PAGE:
Black reconnaissance in media[edit | edit source]

Quite a few fiction novels have been written on the topic of black recon and its effects on the world sphere. Authors such as Richard Moran and John Ringo often incorporate both ground-based and air-based black reconnaissance concepts in their books, and movies such as the Bourne series blur the lines between "civilian" intelligence methods and "military" intelligence methods. It appears quite commonly in various conspiracy theories,[11] and is often confused with black intelligence operations from government groups like the CIA.[12]

References[edit | edit source]

  1. Black Reconnaissance: Trust in the era of Distrust. Jacob L. Phillips. Diamond Press, 2001.
  2. Hersch, Seymour (2005-01-24). "The Coming Wars : what the Pentagon can now do in secret". The New Yorker (CondeNet). Retrieved 2008-09-29. 
  3. They Could Not Trust the King: Nixon, Watergate, and the American People. Stanley Tretick, William Vincent Shannon. Collier Books, 1974
  4. Honing the Keys to the City: Refining the United States Marine Corps Reconnaissance Force for Urban Ground Combat Operations By Russell W. Glenn, Jamison Jo Medby, National Defense Research Institute (U.S.), Scott Gerwehr, Fred Gellert, Andrew O'Donnell.RAND Corporation, 2003. ISBN 0-8330-3311-5, ISBN 978-0-8330-3311-6
  5. Seapower and Space: From the Dawn of the Missile Age to Net-centric Warfare.Norman Friedman, United States Naval Institute Press. Naval Institute Press, 2000. ISBN 1-55750-897-6, ISBN 978-1-55750-897-3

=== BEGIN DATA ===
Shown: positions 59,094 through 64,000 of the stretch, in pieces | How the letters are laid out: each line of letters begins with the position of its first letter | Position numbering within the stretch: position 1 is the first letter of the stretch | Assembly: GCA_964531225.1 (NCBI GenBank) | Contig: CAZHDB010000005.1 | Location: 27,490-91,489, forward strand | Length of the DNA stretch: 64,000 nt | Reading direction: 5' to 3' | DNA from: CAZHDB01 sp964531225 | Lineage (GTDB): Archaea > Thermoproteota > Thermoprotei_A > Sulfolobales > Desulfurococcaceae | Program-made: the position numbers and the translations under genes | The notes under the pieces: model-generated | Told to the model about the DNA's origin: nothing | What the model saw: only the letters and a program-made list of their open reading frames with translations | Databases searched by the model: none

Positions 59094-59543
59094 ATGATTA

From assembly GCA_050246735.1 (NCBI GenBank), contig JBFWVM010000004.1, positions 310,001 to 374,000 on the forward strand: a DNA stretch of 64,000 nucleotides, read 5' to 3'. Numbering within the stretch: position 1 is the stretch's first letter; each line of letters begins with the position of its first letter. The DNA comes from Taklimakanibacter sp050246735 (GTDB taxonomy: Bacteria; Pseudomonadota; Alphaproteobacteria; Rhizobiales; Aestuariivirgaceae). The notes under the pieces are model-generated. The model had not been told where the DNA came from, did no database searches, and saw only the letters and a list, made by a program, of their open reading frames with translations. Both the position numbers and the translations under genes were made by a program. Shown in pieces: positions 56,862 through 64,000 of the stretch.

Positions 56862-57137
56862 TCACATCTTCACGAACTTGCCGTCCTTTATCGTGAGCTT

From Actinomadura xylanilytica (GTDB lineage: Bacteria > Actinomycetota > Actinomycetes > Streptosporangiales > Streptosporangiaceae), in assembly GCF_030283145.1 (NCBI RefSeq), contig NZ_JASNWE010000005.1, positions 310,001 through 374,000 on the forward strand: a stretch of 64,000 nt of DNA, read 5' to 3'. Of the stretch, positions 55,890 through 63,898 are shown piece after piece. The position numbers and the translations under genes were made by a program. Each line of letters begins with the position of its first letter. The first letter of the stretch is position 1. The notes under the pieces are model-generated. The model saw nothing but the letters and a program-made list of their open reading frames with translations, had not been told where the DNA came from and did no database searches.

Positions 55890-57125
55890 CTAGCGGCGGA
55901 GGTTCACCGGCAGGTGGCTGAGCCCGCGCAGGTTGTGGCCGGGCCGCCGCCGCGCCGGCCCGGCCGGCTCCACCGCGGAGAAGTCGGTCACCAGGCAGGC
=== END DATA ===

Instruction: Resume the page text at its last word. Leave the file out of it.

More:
6. The Best of Luck: In the Royal Air Force 1935-1946. Dennis Conroy. Trafford Publishing, 2003.ISBN 1412009103, ISBN 978-1-4120-0910-2
  7. USS Ranger: The Navy's First Carrier from Keel to Mast, 1934-1946. Robert J. Cressman Published by Brassey's, 2003. ISBN 1-57488-720-3, ISBN 978157488720
  8. Johnson, Robert (2002-04-05). "A Proposed Aviation Training Strategy to Ensure Relevancy in the Objective Force". Army War College 24 (4). Retrieved 2008-09-29. 
  9. Intelligence, Espionage and Related Topics: An Annotated Bibliography of Serial Journal and Magazine Scholarship, 1844-1998. James D. Calder. Greenwood Publishing Group, 1999. ISBN 0-313-29290-6, ISBN 978-0-313-29290-3
  10. The End of Nowhere: American Policy Toward Laos Since 1954. Charles A. Stevenson. Beacon Press, 1972. ISBN 0-8070-0252-6, ISBN 978-0-8070-0252-0
  11. Conspiracy Encyclopedia: The Encyclopedia of Conspiracy Theories. Thom Burnett, Richard Belfield. Collins & Brown, 2005.ISBN 1843402874, ISBN 978-1-84340-287-9
  12. They Cast No Shadows: A Collection of Essays on the Illuminati, Revisionist History, and Suppressed Technologies. Brian R. Desborough. iUniverse, 2002 ISBN 0-595-21957-8, ISBN 978-0-595-21957-5

External links[edit | edit source]